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On April 14, an AmeriCares aid delivery arrived at the Red Cross hospital in Ishinomaki, supplying 60 medical teams working in 14 locations with materials to provide primary care to people living in shelters and camps. A second relief convoy supplied another partner in the city with 5,000 water bottles for soup kitchens providing hot meals to the shelter-bound.
Christopher Craig, relief worker with AmeriCares emergency response team in Japan, delivers a first-hand glimpse of the epic destruction along the coastline of Miyagi.
In an effort to assess need and deliver basic supplies amidst the massive destruction, we traveled north up the coast to some of the most severely damaged areas in Miyagi, beginning in Arahama and ending in Ishinomaki. It was a stark reminder of the crucial need for ongoing relief.
“Within minutes, the scenery changes to desolation and destruction.”
Arahama is a town once home to small clusters of farming homes, fields and paddies as well as an industrial area with large factories. Now there is nearly nothing left. Approaching from the city center, aluminum cans blanket the landscape on all sides of the gutted hulk of the Kirin Beer brewery. Closer to the coast, the debris thickens. Shells of washed away cars rest at odd angles. Within minutes, the scenery changes to desolation and destruction. Some larger buildings still stand, supported by bare skeletons of framework. All others lie in splinters on the ground. Haunting my thoughts is the knowledge that this shattered landscape is where the tsunami first hit, with warnings arriving too late for many.
We proceeded up the coast to Tagajo and Shiogama, neighboring cities which suffered extensive damage. Piles of wrecked cars lay on either side of Tagajo’s main road, bulldozed to allow passage of traffic. As we approached Shiogama, cars lay next to scattered fishing vessels, creating a jarring juxtaposition of unrelated elements in the destruction. The wave did not penetrate as deeply into Shiogama, but the city suffered damage of a different sort when the sewer system burst, introducing significant health dangers and leaving the heart of the city a ghost town.
“This is a place that was, but is no more.”
Our final destination is the most horrific. Ishinomaki, about an hour northeast of Sendai, is the second largest city in Miyagi. Unlike Sendai, where residential and business districts are located far from the ocean, some of Ishinomaki’s most populous and active areas are on the water. The buildings here are largely multi-story apartments and office buildings which channeled the wave, leaving sidewalks lined with boats and debris. Main floor shops and stores are wrecked. People are without work and homes. But even these sights could not prepare us for the apocalyptic destruction surrounding the coast. Inland, for a kilometer or more, there remains little but deep piles of twisted metal, splintered wood, and shattered stone. The debris marks the difference of scale between Ishinomaki and the other coastal areas we have visited. These were once densely packed streets of houses and shops, apartments and restaurants, businesses and factories. This is a place that was but is no more.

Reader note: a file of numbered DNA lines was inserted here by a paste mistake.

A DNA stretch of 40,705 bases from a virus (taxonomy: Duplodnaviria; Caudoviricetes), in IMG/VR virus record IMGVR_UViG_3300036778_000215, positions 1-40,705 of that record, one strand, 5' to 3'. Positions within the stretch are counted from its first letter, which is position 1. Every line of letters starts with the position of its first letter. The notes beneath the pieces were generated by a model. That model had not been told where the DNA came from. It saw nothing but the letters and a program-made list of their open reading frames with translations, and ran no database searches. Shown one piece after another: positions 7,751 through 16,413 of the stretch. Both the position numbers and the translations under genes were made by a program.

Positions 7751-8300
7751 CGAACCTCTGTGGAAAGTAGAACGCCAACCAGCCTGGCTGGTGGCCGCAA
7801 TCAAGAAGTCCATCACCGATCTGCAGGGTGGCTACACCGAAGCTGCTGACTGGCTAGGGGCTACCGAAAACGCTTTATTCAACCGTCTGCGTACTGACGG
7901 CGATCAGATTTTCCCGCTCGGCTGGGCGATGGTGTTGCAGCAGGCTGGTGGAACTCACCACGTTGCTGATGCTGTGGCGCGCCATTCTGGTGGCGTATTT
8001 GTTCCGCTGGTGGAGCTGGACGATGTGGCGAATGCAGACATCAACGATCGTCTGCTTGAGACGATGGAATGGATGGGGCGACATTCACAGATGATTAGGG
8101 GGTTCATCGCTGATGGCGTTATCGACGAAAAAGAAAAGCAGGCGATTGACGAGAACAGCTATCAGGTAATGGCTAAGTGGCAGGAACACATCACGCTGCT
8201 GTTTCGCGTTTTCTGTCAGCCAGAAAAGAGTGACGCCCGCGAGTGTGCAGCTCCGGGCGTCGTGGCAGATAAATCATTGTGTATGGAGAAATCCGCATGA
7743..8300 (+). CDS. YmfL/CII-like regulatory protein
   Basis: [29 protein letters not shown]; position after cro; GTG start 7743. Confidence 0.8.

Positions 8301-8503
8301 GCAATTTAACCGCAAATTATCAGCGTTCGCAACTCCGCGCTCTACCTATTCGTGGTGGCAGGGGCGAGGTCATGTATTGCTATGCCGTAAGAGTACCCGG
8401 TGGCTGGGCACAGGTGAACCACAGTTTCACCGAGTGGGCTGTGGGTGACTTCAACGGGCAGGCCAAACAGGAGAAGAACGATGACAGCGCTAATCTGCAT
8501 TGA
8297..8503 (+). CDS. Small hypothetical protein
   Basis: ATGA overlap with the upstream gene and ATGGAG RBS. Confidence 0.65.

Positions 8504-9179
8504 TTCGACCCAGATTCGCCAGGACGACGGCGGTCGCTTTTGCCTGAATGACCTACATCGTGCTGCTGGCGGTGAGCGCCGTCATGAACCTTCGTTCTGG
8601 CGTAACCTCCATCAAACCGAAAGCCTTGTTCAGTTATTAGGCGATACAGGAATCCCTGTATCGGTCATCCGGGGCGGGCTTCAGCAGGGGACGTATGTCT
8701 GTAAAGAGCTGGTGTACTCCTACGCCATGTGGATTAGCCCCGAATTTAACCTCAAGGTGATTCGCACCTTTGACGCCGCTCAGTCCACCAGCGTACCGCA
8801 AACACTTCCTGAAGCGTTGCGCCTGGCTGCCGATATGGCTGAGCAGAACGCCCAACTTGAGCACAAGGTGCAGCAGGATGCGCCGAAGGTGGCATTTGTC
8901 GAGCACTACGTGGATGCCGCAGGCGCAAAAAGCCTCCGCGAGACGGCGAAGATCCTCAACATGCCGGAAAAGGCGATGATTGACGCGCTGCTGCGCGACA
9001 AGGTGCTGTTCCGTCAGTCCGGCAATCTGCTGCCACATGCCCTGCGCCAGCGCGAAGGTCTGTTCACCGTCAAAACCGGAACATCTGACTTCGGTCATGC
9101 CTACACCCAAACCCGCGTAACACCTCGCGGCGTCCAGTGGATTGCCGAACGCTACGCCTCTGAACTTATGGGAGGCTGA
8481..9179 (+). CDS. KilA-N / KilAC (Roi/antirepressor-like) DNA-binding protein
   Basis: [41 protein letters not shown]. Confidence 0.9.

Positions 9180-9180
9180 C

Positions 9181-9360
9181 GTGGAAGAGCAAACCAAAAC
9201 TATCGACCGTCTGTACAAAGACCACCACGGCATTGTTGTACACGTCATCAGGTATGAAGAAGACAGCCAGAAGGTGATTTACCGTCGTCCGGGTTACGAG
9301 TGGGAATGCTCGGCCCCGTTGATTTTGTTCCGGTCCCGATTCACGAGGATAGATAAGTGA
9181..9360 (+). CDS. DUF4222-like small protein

Tsunami warnings reached many Ishinomaki residents in time to evacuate, leaving the number of dead and wounded mercifully lower than the scope of the destruction suggests. However, survivors face unmitigated desperate straits. Thousands of residents now live in dozens of improvised shelters. While public schooling and some trappings of normal life sputter back into operation, these families face a future without homes, land, and jobs.
Photo by Chiba Mikio. All Rights Reserved.
Paruse Iizaka Evacuee Shelter.
AmeriCares has just issued a grant to Peace Boat, a local NGO, for a large-scale community clean-up initiative in Ishinomaki. Hundreds of volunteers are slated to hand-clear mud and debris from houses, to speed the process by which people — particularly the elderly – can settle back into their homes.
This hard-hit city has received significant attention from news programs and touring celebrities. What Ishinomaki requires, though, are more substantial forms of support. Local administrators are doing a remarkable job planning for construction and seeing to the needs of the injured and displaced. This work remains under the shadow of looming supply shortages. The sheer volume of food, medicine, and other supplies needed to keep shelters and overwhelmed hospitals running presents a constant challenge just to keep enough stock for a few days, let alone the weeks and months that it will take to resettle evacuees. A long road to recovery through a ruined landscape lies ahead.
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